Griffey gets his way with power play


It wasn't about money. That's what Ken Griffey Jr. said, and he kept his word.

Alas, his trade to the Cincinnati Reds cannot simply be hailed as a display of financial sacrifice and hometown pride and other old-fashioned American virtues.

Griffey's stare down with the Seattle Mariners was about image and control and power, and he should not be nominated for sainthood simply because he accepted a lower average annual salary than Shawn Green.

No one should scoff that Griffey took $116.5 million from Cincinnati when he rejected $148 million from Seattle and probably could have gotten $170 million if he had agreed to a trade to the New York Mets.

No one should scoff when $57.5 million of his money will be deferred, lowering the present-day value of his nine-year contract to less than $90 million.

Griffey's new average annual value ranks him seventh in the majors, just below the Orioles' Albert Belle. He almost certainly will fall out of the top 10 once the class of 2000 free agents sign new contracts.

Professional athletes often measure their worth by their salaries, but Griffey now stands as an exception. He didn't just give the Reds a hometown discount -- he gave them the Peter Warrick discount at Dillard's.

Just hold your applause.

Griffey could veto any trade as a veteran with 10 years of major-league service, five with the same team. And he wielded that power with a vengeance, taking the shine off his touchy-feely homecoming.

Truth be told, Griffey is not the first player to accept less money from his preferred team -- the Orioles' Mike Mussina and San Diego's Tony Gwynn have done it, if not to the same magnitude.

What's more, Griffey is "sacrificing" from a record base of $116.5 million, and he will make a ton of outside income as baseball's Michael Jordan, particularly if he approaches Hank Aaron's all-time home-run record.

It wasn't about the money. It didn't have to be about the money. The money was going to be there, one way or another.

Griffey knew that. He also knew that he was starting to look like the biggest jerk in baseball. Sensitive sort that he is, he wanted to reclaim his image, reconnect with his public.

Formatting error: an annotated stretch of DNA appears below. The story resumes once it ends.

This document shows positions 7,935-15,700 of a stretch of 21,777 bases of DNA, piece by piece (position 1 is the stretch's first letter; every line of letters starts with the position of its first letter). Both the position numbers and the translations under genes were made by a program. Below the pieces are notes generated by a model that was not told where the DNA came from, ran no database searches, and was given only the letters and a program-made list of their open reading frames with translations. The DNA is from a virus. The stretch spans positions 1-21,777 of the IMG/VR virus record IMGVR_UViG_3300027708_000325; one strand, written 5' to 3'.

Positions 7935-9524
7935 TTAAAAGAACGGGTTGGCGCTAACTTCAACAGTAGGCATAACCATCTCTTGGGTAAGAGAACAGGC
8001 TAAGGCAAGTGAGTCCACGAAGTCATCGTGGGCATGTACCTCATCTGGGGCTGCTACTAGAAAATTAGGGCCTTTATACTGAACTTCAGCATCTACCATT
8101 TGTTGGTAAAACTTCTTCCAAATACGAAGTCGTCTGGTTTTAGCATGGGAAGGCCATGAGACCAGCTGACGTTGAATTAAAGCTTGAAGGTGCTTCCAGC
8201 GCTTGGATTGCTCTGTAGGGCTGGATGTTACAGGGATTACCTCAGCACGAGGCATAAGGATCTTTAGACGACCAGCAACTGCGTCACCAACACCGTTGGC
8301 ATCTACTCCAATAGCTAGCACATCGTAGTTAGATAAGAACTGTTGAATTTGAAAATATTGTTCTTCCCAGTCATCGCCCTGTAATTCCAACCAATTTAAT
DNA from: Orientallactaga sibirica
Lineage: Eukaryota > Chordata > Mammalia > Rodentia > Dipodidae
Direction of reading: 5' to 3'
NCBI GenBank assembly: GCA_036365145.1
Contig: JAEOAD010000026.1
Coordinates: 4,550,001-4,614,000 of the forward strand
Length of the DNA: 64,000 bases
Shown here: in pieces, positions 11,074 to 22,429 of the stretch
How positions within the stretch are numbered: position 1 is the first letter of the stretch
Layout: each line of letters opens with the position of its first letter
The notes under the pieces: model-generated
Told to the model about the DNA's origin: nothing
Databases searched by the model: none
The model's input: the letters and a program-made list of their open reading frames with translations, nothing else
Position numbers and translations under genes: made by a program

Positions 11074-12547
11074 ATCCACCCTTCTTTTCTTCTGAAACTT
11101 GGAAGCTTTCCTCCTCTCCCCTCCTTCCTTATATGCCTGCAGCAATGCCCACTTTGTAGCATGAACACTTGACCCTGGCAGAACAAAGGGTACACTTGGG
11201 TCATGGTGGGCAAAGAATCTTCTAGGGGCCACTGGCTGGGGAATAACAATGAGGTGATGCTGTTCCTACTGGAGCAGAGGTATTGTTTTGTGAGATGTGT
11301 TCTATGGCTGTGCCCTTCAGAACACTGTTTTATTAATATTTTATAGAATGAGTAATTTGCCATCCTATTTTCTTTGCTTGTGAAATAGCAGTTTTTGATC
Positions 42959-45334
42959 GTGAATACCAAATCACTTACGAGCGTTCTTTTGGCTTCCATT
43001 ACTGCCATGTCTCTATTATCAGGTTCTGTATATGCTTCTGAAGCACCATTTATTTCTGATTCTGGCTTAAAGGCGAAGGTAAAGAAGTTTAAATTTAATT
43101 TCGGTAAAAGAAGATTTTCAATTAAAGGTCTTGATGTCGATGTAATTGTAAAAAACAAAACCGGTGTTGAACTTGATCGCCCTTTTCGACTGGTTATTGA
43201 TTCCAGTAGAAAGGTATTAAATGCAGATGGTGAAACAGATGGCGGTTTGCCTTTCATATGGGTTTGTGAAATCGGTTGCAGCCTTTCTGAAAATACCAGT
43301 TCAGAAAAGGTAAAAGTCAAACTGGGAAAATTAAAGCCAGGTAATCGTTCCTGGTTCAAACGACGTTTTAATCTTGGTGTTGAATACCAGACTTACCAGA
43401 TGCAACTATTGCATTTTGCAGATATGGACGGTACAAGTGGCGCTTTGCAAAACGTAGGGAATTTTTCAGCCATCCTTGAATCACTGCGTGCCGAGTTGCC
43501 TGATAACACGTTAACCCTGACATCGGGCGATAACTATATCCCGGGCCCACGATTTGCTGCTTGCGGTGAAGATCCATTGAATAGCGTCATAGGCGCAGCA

And, with fans almost universally outraged by professional athletes' salaries, the best way to do that was by proving that he was not Ken Greedy.

Mission accomplished.

Griffey likely will be forgiven everywhere but Seattle for forcing the Mariners into an abominable trade, just as he was forgiven for an earlier hint of petulance, his last-minute entry into the 1998 All-Star home-run hitting contest.

He is known as The Kid, all happy-go-lucky, cap turned backward.

But check your scorecard:

Griffey disavowed his initial trade request in November -- a request confirmed in a statement he approved with his agent -- almost immediately after it was announced.

He compromised the leverage of Seattle general manager Pat Gillick by reducing his list of desired teams to Cincinnati, and Cincinnati only.

And he talked his way out of Seattle by claiming that everyone in the city despised him, when nothing could have been further from the truth.

It was all just posturing, perhaps even the months-old death threat that Griffey conveniently revealed as his "last straw" just when Gillick's talks with Cincinnati GM Jim Bowden reached a critical stage.

Gillick is not above reproach -- he chided Griffey for being mercurial, and further antagonized him by trying to strike a deal with the Mets one day after Griffey let it be known that he would reject a trade to any team but the Reds.

But the bottom line is that Griffey freaked the moment he lost control of the process, started swinging his 10-and-5 hammer and left the Mariners with two unappealing options:

Ruin the season by keeping a sulking superstar against his will.

Or receive next-to-nothing in a trade for this generation's Willie Mays.

The Mariners had no choice but to accept the latter, which is how they ended up with pitcher Brett Tomko, center fielder Mike Cameron and two minor leaguers -- an empty package if there ever was one.

Gillick didn't get Gold Glove second baseman Pokey Reese. He didn't get minor-league shortstop Travis Dawkins to potentially replace Alex Rodriguez. And he didn't get Rookie of the Year closer Scott Williamson or promising left-hander Dennis Reyes.

Why, Gillick didn't even get Jim Edmonds, the Anaheim center fielder who reportedly was part of a proposed three-way deal. Edmonds will be a free agent after the season. He had said that he would not sign with Seattle. And while multi-talented, he is unquestionably brittle, and regarded by some as selfish.

Maybe Cameron will prove a better long-term addition. The good news is, he's coming off career highs in virtually every offensive category. The bad news is, he's a lifetime .240 hitter with 44 homers in 1,366 career at-bats. And now he must replace Griffey.

Tomko is not without potential, but he won only five of 26 starts last season. The two minor leaguers? Infielder Antonio Perez is all of 18. And pitcher Jake Meyer appears little more than a throw-in.

The Mariners still could be formidable, but they're now a pitching-based team with an anti-pitching manager. Will Lou Piniella wreck a rotation of Freddie Garcia, John Halama, Jamie Moyer, Aaron Sele and Gil Meche? How about a bullpen that includes Jose Mesa, tender Arthur Rhodes and Kazuhiro Sasaki, Japan's all-time saves leader who is coming off elbow surgery?

If Griffey had stayed, he could have played for a World Series contender this season, and still landed in Cincinnati as a free agent. The Mariners would have been left with only draft picks, but might not have been worse off.

It wasn't about money, but that doesn't make Ken Griffey Jr. a hero.

Evidently, he considers some things even more precious.

Image. Control. Power.

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